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Palin more than hunter, hockey mom

WASILLA, Alaska — Sarah Palin kneels in the snow, cheerfully posing beside her bundled-up daughter, behind the caribou the mom just shot.

Maybe not your typical family photo. But that’s Alaska’s governor, who is not afraid to carry firearms or use them.

Republican nominee John McCain introduced the country to Palin as very much the woman in that photo: tough and loving, the ethics-protecting, belt-tightening mom who juggles family and her government job.

A visitor to her office can see Palin, a 44-year-old mother of five, as she coos to baby Trig and changes his diapers. Daughters Piper, Willow and Bristol stroll in and out, and crayon drawings are tucked beneath her glass desktop.

She switches back and forth between mother and governor without a blink. But details of her life emerging under the glare of national attention show she’s a complicated politician. She’s disarming and accessible for some, vindictive and hard toward others. She has many loyal friends, tremendous hometown support, and a few fierce enemies.

Her lawyer is scrambling to sidetrack an ethics investigation into whether she abused her power as governor to pressure officials to fire her sister’s ex-husband, a state trooper who had been disciplined for drinking beer in his patrol car, illegally shooting a moose and firing a Taser at his 11-year-old stepson.

McCain’s campaign boasts of her pork-cutting. But in her two years as governor, Alaska has requested nearly $750 million in special federal spending, by far the largest per-capita request in the nation.

Palin boasts of rejecting plans to build the “Bridge to Nowhere,” a $389 million bridge to an island with 50 residents. But she rejected the locally popular project only after it was ridiculed and Congress cut some of the funds. She hung onto $27 million to build the bridge’s approach road.

She is an opponent of government financing of sex-education programs in Alaska. When she announced last week that her 17-year-old unwed daughter, Bristol, was five months pregnant, she said having a baby would make her daughter “grow up faster than we had ever planned.”

Palin was born Sarah Louise Heath in Sandpoint, Idaho, and moved to Wasilla as an infant with her parents, Chuck Heath, a school teacher, and Sally Heath, a school secretary. Raised in a Pentecostal church, she has called herself “as pro-life as any candidate can be.”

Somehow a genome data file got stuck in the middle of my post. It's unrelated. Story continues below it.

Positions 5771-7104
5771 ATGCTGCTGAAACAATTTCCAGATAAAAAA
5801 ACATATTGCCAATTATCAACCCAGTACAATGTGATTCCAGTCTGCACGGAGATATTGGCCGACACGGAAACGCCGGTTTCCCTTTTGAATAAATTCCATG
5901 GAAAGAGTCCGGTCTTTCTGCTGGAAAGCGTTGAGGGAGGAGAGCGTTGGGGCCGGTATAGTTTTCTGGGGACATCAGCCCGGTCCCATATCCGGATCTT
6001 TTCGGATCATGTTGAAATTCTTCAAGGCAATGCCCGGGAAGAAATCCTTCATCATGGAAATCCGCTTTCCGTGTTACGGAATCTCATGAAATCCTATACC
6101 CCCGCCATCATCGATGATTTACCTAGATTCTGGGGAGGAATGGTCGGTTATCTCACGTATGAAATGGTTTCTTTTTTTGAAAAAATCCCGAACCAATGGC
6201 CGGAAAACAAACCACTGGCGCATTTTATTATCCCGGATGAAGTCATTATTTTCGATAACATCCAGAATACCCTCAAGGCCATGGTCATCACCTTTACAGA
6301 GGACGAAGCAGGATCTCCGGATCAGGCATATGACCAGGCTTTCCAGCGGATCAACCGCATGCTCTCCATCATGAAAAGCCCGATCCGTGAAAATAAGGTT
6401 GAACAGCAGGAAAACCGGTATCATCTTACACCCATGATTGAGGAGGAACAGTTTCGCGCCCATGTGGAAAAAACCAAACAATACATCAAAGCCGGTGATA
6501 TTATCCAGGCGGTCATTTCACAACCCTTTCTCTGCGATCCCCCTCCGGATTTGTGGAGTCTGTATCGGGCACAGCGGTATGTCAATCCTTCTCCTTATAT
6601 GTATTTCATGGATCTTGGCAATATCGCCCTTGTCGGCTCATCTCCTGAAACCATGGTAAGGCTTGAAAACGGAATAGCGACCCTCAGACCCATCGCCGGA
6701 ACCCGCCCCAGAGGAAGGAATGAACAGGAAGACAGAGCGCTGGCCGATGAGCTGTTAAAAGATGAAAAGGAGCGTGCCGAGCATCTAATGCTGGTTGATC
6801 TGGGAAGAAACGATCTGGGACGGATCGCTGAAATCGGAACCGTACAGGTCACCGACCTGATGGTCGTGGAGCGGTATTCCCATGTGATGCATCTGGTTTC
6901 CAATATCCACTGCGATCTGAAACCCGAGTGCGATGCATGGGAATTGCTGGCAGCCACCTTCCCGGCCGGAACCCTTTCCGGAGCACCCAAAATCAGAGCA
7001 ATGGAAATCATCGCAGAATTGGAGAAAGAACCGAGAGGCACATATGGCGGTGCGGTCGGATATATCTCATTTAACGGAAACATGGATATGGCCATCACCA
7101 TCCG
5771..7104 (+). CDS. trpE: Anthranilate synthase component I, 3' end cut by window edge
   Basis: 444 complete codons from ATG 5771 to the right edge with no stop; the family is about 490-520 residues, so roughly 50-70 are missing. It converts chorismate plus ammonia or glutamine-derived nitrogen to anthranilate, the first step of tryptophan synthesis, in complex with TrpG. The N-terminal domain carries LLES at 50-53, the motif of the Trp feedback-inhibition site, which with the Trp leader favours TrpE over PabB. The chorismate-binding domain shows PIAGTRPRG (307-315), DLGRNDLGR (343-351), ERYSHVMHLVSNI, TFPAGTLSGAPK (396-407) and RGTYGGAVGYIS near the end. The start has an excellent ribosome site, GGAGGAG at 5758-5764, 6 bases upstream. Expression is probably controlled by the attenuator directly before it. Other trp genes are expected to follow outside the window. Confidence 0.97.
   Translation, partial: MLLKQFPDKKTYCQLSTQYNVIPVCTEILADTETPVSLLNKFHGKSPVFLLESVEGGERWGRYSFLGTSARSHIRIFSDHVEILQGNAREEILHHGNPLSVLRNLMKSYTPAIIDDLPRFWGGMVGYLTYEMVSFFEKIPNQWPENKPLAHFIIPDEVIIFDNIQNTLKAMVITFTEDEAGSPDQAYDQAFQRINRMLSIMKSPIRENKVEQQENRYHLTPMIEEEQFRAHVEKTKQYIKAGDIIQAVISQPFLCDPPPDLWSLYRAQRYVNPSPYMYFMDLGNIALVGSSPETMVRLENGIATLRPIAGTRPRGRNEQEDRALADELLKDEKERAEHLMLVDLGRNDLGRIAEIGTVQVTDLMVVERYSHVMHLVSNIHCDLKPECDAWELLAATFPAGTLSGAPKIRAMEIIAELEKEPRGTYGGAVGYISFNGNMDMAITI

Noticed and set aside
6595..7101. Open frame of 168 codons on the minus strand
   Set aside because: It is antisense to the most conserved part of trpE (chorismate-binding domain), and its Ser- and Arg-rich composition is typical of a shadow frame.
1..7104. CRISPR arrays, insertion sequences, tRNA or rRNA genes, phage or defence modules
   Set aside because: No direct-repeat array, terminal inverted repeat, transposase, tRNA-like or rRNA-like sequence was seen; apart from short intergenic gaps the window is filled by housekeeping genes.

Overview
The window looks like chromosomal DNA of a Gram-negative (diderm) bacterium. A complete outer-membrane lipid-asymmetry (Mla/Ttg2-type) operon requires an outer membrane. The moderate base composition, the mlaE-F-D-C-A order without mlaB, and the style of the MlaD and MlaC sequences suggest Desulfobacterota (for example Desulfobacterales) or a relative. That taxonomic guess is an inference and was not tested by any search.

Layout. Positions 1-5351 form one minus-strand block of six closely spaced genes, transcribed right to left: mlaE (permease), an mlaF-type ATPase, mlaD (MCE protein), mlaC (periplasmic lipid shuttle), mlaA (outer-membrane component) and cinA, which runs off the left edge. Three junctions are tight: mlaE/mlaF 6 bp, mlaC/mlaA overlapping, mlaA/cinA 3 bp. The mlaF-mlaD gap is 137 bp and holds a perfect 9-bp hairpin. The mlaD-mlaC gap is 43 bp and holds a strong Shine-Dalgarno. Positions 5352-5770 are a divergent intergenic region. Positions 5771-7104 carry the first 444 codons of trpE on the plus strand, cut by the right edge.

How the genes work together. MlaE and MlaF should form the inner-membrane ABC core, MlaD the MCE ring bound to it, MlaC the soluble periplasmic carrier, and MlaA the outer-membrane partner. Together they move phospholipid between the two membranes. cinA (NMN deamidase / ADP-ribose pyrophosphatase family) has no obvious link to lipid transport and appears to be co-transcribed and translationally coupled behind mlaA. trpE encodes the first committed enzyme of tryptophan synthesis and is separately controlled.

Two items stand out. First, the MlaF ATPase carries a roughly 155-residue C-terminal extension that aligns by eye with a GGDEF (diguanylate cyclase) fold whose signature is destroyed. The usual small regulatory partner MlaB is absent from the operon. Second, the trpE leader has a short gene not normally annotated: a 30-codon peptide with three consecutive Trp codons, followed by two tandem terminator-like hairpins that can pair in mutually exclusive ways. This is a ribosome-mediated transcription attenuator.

Like many Alaskans and other rural Americans, Palin was raised hunting and fishing. She played flute in the junior high band and years later in a beauty pageant. In high school, Palin played basketball and ran cross country while leading a chapter of the Fellowship of Christian Athletes.

She switched from junior colleges, private institutions and public schools first in Hawaii and later in Alaska and Idaho. At 20, Palin won Miss Wasilla and came in second at the 1984 Miss Alaska pageant, taking home the Miss Congeniality award.

Yes, she smoked pot. And yes, she inhaled. No, she does not support legalization.

After graduating from the University of Idaho with a degree in journalism, she covered hockey matches and basketball games for two Anchorage television stations.

She married her high school sweetheart, Todd, a North Slope oil field worker, and gave birth to their son, Track, less than eight months later. She worked for the Palin family’s fishing business.

Palin entered politics in 1992, running for City Council in Wasilla, population around 7,000. A dusty airstrip ran through the town, which had no police department.

Ten years later, after two terms on the council and two as mayor, Palin the sports fan had left her mark. The airstrip is a park, complete with skateboard ramps, BMX track, playground and an Armed Forces memorial. There’s a new hockey rink and sports center, and roads are lined with standard strip mall stores.

When Palin was elected mayor in 1996, she received 651 votes; the nine-year incumbent received 413.

She told the Mat-Su Valley Frontiersman newspaper at the time, “I knew people agreed with my message of conservatism, but I didn’t know if that message would reach them.”

Palin promised to cut government. In office, part of her refashioning included a loyalty test in which she asked the city’s managers to resign unless they would work with her new administration.

Police Chief Irl Stambaugh, who supported Palin’s opponent, lasted several months before he was fired.

A federal judge in 2000 dismissed his wrongful termination lawsuit, saying the former police chief served at the mayor’s discretion.

Palin is a self-described “hockey mom,” a role other moms at the Wasilla rink say is like a soccer mom but more rugged. She needs that trait: Her baby has Down syndrome, and her oldest son heads to Iraq in a week as a soldier.

Her salary as governor is $125,000 a year. Her husband twice registered for the Alaskan Independence Party, a states’ rights group that wants to turn all federal lands in Alaska back to the state. He got about $40,000 last year for winning a 1,900-mile snowmachine race.

Last week when Palin was introduced to the nation, she was described as a straight shooter. But some of her positions and actions are more complex than they’ve been described, such as getting rid of the governor’s jet.

“That luxury jet was over the top. I put it on eBay,” she told cheering Republican delegates last week.

True, but she never sold it on eBay. State staffers had to broker a deal with a buyer.

Alaskans like Palin’s enthusiasm for more drilling for oil, and especially the $3,269 investment rebate and resource refund checks they’re going to receive from the state this month. Just about every Alaskan, including Palin, wants a natural gas pipeline built through the state.

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